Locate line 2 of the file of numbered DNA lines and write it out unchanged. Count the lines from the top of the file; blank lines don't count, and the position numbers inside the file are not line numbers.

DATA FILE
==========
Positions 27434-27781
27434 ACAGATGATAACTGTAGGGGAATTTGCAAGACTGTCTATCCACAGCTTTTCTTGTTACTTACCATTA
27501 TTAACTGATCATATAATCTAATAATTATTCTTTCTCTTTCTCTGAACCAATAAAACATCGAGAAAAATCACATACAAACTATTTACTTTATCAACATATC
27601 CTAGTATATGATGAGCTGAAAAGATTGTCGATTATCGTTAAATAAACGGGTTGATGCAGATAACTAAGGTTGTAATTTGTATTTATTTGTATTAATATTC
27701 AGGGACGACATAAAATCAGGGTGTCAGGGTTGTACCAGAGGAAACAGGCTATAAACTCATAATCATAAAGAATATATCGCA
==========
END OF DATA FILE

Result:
27434 ACAGATGATAACTGTAGGGGAATTTGCAAGACTGTCTATCCACAGCTTTTCTTGTTACTTACCATTA